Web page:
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In the sentences:

(1) Who takes out the garbage twice a week?

(2) Who does Michelle see once a month?

Why do we need the auxiliary verb "does" in No. (2) grammatically, instead of saying

Who Michelle sees once a month?

And what is the difference between the two sentences that makes the auxiliary "does" necessary in No. (2)?

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    The difference is that in 1) "who" is the subject. It's located in the usual subject position, before the verb. The declarative counterpart would be "X takes out the garbage twice a week". In 2) "who" is also fronted, but it is not the subject: "Michelle" is the subject, and "who" is the object of "see" ("Michelle sees "who" once a month"). The fronting of a non-subject interrogative word is normally accompanied by subject-auxiliary inversion, hence the insertion of the dummy auxiliary "does" before the subject "Michelle".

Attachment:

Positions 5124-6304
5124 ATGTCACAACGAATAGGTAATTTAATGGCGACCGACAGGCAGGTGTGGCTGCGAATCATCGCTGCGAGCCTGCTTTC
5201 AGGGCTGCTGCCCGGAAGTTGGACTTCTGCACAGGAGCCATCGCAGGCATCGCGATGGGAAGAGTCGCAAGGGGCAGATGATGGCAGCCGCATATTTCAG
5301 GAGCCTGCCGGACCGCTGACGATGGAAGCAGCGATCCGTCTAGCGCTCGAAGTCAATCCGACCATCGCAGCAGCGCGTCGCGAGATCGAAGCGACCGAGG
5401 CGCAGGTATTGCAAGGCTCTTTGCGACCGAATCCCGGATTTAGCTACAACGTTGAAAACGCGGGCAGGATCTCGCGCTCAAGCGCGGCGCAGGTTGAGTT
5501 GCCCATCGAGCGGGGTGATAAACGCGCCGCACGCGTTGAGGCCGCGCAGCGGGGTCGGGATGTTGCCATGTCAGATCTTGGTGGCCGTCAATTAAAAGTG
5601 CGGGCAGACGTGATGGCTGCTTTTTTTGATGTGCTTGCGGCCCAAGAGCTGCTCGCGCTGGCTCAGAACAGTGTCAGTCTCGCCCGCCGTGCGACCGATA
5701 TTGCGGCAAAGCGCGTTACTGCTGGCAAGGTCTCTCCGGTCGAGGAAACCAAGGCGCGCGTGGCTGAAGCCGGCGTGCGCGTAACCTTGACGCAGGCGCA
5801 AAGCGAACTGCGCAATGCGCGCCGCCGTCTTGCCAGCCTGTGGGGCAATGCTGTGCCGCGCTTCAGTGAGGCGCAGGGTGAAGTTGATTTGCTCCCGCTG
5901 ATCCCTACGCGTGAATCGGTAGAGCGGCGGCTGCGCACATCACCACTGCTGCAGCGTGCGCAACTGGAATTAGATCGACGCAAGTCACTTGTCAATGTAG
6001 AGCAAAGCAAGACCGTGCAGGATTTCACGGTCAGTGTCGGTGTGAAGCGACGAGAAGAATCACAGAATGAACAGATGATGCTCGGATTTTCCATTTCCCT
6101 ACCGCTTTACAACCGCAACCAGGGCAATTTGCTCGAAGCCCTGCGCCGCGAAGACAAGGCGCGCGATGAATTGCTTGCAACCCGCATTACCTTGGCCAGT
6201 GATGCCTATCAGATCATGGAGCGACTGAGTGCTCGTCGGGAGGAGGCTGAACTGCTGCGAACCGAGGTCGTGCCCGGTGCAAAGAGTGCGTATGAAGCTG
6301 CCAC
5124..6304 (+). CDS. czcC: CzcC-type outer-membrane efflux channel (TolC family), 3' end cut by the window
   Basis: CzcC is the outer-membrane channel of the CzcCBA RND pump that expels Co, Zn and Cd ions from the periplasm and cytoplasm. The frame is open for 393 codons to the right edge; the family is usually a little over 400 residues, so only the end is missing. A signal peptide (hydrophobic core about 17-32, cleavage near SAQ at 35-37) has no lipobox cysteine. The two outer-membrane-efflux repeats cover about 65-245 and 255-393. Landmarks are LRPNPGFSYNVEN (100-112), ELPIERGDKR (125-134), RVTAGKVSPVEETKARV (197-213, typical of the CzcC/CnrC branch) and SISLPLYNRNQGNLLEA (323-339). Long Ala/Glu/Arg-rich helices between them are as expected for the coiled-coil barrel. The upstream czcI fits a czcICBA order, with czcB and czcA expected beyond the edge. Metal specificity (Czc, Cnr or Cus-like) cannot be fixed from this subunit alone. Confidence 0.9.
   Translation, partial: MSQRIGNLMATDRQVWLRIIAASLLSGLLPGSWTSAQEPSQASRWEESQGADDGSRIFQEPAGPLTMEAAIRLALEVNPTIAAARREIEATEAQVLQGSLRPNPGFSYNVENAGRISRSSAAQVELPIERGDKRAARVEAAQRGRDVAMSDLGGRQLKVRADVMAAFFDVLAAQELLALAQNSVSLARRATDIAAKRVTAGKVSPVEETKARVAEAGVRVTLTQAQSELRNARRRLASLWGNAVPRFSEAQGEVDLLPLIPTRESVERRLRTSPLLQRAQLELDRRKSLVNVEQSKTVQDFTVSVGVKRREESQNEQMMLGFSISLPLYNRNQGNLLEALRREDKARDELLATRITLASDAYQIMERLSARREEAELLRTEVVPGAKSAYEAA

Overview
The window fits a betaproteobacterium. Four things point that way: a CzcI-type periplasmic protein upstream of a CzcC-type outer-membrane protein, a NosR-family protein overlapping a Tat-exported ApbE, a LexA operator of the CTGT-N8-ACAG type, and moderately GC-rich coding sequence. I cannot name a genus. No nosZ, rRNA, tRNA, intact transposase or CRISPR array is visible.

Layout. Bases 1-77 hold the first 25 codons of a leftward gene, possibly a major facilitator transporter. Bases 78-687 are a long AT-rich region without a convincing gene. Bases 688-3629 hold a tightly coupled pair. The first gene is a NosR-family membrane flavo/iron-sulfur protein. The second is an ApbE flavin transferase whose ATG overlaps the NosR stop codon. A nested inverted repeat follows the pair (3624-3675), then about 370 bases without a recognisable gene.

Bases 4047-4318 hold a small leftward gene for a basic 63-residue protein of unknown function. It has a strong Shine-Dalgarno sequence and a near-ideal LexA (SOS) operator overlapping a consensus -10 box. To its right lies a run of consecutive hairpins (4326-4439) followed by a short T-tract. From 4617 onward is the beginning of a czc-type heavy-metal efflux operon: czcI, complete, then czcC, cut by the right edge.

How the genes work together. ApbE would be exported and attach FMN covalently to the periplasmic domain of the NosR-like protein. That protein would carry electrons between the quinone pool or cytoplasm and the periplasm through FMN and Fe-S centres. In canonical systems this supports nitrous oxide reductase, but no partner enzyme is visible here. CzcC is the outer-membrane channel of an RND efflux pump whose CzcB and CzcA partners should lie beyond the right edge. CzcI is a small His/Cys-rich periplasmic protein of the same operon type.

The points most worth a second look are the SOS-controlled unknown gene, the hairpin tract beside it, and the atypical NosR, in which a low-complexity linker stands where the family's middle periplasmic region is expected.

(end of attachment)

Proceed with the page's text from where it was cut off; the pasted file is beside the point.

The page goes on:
– BillJ
    Dec 5, 2016 at 18:56
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    @BillJ has it right, I think, and that really should be an answer -- even as it stands. Dec 6, 2016 at 0:12

1 Answer 1

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In a comment, BillJ wrote:

The difference is that in 1) "who" is the subject. It's located in the usual subject position, before the verb. The declarative counterpart would be "X takes out the garbage twice a week". In 2) "who" is also fronted, but it is not the subject: "Michelle" is the subject, and "who" is the object of "see" ("Michelle sees "who" once a month"). The fronting of a non-subject interrogative word is normally accompanied by subject-auxiliary inversion, hence the insertion of the dummy auxiliary "does" before the subject "Michelle".

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